At the height of the sport fishery, in the 1950s, annual runs brought some 60,000 steelhead into the river, according to the Russian River Wild Steelhead Society.
Steelhead trout are tough, ocean- going fish and they seemed to affirm that in the way they came slamming through the trap door Saturday into a square elevator of water at the fish hatchery below Lake Sonoma.
“They’re strong and they’re very hardy,” said Danny Garcia, a state Fish and Wildlife technician supervising operations at the Don Clausen Hatchery at Warm Springs Dam.
“That’s probably why they got the name steelhead,” he said, smiling, “but don’t quote me on that.”
The fish, a favorite with anglers, were in the spotlight at the annual Lake Sonoma Steelhead Festival, put on by the Friends of Lake Sonoma.
“It’s about kids, education and the importance of freshwater,” said Richard Thomas, president of the nonprofit group.
He estimated that nearly 6,000 people would attend during the one-day event, a crowd up slightly over last year’s numbers.
“We want to draw attention to Lake Sonoma as a public facility and the hatchery is part of that — our goal is the preservation of steelhead in the Russian River,” Thomas said.
After living in the ocean for several years, the steelhead make their way up the river and into Dry Creek, where a fish ladder leads to the hatchery. The hatchery’s job to manage and boost runs of the once-bountiful fish, which is no longer able to reach spawning streams cut off by the dam.
Read more at: Lake Sonoma Steelhead Festival offers close look at | The Press Democrat
Paul Rogers, CONTRA COSTA TIMES
In a clear sign that the largest wetlands restoration project on the West Coast is already improving the health of San Francisco Bay, bird populations have doubled over the past 13 years on thousands acres of former industrial salt-evaporation ponds that ring the bay’s southern shoreline, scientists reported Thursday.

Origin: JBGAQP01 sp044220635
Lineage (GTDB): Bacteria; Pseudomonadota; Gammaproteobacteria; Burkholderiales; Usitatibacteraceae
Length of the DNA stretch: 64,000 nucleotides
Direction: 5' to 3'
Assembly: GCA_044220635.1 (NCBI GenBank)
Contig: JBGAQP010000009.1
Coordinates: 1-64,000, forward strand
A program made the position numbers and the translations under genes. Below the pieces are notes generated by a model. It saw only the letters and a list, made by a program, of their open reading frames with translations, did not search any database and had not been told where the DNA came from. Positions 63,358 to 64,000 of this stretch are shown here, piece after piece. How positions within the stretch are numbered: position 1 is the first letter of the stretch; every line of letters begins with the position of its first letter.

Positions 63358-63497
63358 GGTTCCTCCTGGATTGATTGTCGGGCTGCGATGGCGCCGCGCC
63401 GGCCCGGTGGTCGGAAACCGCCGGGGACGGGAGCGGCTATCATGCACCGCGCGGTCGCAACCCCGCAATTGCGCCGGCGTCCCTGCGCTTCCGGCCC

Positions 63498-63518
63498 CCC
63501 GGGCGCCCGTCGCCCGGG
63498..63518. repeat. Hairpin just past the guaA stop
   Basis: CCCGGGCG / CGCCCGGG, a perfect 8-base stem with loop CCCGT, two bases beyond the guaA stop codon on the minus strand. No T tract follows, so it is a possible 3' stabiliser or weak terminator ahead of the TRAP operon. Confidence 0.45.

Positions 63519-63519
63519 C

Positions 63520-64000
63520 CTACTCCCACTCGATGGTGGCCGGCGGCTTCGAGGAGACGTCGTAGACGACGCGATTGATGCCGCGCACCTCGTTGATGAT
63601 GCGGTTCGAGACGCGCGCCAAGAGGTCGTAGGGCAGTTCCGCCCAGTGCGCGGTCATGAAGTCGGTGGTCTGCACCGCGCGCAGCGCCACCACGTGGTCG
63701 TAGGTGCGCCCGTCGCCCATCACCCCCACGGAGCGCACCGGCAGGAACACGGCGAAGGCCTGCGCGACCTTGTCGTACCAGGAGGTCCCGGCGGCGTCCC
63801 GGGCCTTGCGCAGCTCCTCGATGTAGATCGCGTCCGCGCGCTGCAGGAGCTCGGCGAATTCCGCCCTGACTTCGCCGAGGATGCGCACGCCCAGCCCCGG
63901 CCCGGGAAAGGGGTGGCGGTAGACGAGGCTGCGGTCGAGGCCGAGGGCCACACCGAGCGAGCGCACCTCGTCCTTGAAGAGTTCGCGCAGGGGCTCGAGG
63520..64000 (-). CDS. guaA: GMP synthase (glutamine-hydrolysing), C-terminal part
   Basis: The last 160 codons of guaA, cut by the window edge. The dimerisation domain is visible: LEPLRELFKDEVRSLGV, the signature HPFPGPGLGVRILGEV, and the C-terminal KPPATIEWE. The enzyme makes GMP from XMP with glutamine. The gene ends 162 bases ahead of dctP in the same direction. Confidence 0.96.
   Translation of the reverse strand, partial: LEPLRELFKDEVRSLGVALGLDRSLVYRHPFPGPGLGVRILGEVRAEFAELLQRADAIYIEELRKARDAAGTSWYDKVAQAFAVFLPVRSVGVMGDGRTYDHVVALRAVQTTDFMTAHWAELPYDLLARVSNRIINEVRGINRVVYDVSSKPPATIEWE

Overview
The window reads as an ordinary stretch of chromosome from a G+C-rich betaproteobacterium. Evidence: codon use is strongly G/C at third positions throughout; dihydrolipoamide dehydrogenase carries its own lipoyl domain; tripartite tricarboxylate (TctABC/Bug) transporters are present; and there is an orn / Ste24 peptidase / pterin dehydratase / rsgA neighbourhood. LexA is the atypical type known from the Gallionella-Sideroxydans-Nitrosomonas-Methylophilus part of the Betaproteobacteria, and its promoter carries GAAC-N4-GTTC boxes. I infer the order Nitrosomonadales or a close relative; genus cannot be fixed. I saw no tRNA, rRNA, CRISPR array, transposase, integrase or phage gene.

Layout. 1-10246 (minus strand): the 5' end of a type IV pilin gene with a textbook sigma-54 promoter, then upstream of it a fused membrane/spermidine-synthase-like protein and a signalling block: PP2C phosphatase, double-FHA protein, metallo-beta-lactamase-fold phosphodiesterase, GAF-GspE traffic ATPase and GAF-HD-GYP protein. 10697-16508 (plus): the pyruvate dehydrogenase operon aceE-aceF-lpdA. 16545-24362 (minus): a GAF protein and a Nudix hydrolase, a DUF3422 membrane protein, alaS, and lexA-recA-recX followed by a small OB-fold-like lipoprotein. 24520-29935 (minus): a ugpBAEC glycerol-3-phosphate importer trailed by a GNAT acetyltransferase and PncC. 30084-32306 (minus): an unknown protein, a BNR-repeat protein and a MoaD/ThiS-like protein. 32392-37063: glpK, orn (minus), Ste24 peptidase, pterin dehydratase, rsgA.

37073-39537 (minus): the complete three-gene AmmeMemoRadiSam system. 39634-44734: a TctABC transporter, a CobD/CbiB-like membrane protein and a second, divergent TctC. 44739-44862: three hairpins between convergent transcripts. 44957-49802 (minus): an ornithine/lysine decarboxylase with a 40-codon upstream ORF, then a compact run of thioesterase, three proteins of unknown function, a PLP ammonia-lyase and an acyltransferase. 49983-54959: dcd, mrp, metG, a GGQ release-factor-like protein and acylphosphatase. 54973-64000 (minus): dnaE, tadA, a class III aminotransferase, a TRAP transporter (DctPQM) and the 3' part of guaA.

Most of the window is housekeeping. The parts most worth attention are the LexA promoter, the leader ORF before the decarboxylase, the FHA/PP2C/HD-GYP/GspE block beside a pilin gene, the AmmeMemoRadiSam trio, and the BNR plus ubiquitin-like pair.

The overall population of ducks and shorebirds in that area, which is about the size of Manhattan, has increased from roughly 100,000 in 2002 to 200,000 today, researchers doing detailed counts every winter found.
“It shows that what’s been done so far appears to be working. It’s really great,” said Susan De La Cruz, a wildlife biologist in Vallejo with the U.S. Geological Survey who has conducted much of the research.
In a landmark deal in 2003, Minneapolis-based Cargill Salt sold 15,100 acres of its bayfront salt ponds, which stretch from Hayward to San Jose to Redwood City, to state and federal agencies for $100 million. That sale also included an additional 1,400 acres near Napa.
The idea was to take the ponds — used for a century to harvest salt for food, medicine and road de-icing — and restore them back to natural conditions over 50 years, bringing back birds, fish, harbor seals, leopard sharks and dozens of other species that have struggled in the bay because of development and a burgeoning human population.
San Francisco Bay has shrunk by a third since the Gold Rush of 1849 due to diking, filling and development. Most of that stopped in the 1980s with the advent of the federal Clean Water Act, Endangered Species Act and other environmental laws.
Now, scientists, environmental groups and many political leaders are trying to turn back the clock and expand the bay out again, bringing back wetlands, along with the wildlife, public trails and natural flood control that come with expanded marshes.
Mary Callahan, THE PRESS DEMOCRAT
Plans to harvest century-old redwoods along the Gualala River are stirring opposition in the wake of an unsuccessful bid to acquire the commercial timberland for conservation purposes, including the expansion of a public park.